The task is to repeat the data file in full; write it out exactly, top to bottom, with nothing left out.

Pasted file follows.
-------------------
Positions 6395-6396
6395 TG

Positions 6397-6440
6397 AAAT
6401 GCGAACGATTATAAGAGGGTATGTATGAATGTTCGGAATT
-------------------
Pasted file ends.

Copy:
Positions 6395-6396
6395 TG

Positions 6397-6440
6397 AAAT
6401 GCGAACGATTATAAGAGGGTATGTATGAATGTTCGGAATT